Mitsubishi Outlander PHEV running costs
The Outlander is affordable to buy and run for such a spacious plug-in hybrid SUV, and it makes a lot of sense for company-car buyers
|Insurance group||Warranty||Service intervals||2021/22 company-car cost (20%/40%)|
|27-31||5yrs / 62,500 miles||1yr / 12,500 miles||From £930 / £1,860|
The Mitsubishi Outlander PHEV isn’t cheap compared with petrol or diesel alternatives like the Skoda Kodiaq, which starts at some £10,000 less than the cheapest plug-in Outlander. However, it's one of the most affordable ways into a large plug-in hybrid SUV. A Volvo XC60 Recharge is vastly more expensive, and rivals like the MINI Countryman are smaller, if also cheaper.
It’s a much more compelling proposition for company-car users; the Outlander PHEV attracts half the Benefit-in-Kind (BiK) tax of an equivalent Skoda Kodiaq 2.0-litre diesel, and the most basic Outlander PHEV Verve model will cost a 20% taxpayer around £930 per year in BiK. The differences are even greater if you're a higher-rate tax payer.
Running costs for the Outlander will be seriously cheap if you charge up routinely, at which point you have a large SUV that’ll cost roughly £1-£1.50 to top up from a home charger – returning an official range of up to 28 miles. The catch is that the Outlander will be quite expensive to fuel if you rely heavily on its petrol engine. This is a heavy car and you’ll be lucky to see 35mpg without charging, so make sure that you can plug it in regularly enough to make best use of the electric running.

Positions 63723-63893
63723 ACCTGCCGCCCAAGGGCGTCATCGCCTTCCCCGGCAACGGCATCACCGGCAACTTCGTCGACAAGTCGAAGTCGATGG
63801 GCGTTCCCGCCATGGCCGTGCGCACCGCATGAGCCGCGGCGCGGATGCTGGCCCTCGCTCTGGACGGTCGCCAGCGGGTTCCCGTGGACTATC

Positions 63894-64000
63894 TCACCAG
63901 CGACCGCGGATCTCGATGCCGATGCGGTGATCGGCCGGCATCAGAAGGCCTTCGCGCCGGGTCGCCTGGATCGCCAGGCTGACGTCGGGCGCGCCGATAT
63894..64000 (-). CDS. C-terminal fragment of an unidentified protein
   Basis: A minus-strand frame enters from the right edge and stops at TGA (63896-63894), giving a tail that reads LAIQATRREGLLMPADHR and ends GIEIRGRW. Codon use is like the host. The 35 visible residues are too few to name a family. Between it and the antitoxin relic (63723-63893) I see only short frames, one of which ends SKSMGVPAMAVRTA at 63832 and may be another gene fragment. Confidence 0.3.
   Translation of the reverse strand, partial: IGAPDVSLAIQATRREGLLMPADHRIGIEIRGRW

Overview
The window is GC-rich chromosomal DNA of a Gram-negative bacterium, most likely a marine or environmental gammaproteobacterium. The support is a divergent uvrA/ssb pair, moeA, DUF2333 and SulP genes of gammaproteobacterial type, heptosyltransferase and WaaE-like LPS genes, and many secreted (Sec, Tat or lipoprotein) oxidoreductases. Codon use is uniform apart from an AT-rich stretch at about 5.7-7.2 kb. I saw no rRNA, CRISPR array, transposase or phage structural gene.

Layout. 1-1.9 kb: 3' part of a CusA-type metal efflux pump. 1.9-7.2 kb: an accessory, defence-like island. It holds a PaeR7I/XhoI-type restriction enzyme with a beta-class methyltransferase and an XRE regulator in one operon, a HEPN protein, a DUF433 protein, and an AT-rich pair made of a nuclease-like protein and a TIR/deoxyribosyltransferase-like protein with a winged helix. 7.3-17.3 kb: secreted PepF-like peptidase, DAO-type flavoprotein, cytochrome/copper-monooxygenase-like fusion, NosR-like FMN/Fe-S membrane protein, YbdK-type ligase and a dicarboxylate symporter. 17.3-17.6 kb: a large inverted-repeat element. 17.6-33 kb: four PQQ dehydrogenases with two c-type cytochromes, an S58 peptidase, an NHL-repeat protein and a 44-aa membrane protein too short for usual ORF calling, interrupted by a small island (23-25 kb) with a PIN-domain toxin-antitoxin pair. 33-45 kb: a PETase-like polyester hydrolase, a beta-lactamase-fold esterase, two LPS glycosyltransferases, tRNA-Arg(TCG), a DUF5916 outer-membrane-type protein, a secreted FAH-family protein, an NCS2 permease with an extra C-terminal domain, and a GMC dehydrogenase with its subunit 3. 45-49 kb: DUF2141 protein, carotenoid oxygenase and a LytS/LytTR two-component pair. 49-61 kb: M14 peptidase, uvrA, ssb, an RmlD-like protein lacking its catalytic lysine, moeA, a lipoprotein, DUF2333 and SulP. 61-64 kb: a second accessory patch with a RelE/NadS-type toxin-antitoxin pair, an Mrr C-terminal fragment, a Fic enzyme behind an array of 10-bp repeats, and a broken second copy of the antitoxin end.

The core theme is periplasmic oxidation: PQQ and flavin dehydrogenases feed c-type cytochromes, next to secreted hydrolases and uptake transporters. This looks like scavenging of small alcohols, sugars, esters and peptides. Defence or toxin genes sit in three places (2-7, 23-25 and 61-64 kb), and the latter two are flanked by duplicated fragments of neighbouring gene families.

Mitsubishi Outlander PHEV insurance group
Falling into insurance groups 27-31 should make the Outlander usefully cheaper to insure than a Volvo XC60 T8 Twin Engine, for instance, but also more expensive than a Skoda Kodiaq.
The Mitsubishi Outlander has a five-year/62,500-mile warranty, although there’s no mileage limit for the first two years. That’s way better than the three-year/60,000-mile warranty offered by most manufacturers, although Kia’s seven-year warranty still pips it.
You’ll need to have your Outlander PHEV serviced every year or 12,500 miles, and you can buy a fixed-price pack for around £500 to cover the first three years.
The Mitsubishi Outlander PHEV is exempt from first-year road tax and will get you into London’s Congestion Charge zone for free until October 2021. However, from the second year on it’s subject to £145-a-year VED (road tax) and, if you buy one that costs more than £40,000, you’ll also pay an additional annual surcharge of £335 the first five times you tax it.
In This Review
- 1VerdictOnce the go-to choice for plug-in SUV fans, the Outlander PHEV won’t be on sale in the UK much longer
- 2Range, MPG, CO2 & chargingThe Outlander PHEV will do 28 miles on electric power and has very low CO2 emissions. Just don’t take the official fuel economy at face value
- 3Running costs - currently readingThe Outlander is affordable to buy and run for such a spacious plug-in hybrid SUV, and it makes a lot of sense for company-car buyers
- 4Engines, drive & performanceThe Mitsubishi Outlander PHEV isn't fast or entertaining, but it’s smooth and relaxing
- 5Interior & comfortThe Mitsubishi is roomy and comfortable, but the interior looks drab and the perceived quality isn’t up to the standard you’d hope given the price
- 6Practicality & boot spacePracticality is somewhat affected by hybrid components, but the Outlander is still spacious
- 7Reliability & safetyThe Mitsubishi Outlander PHEV should be reliable, and safety equipment is good – particularly on higher trim levels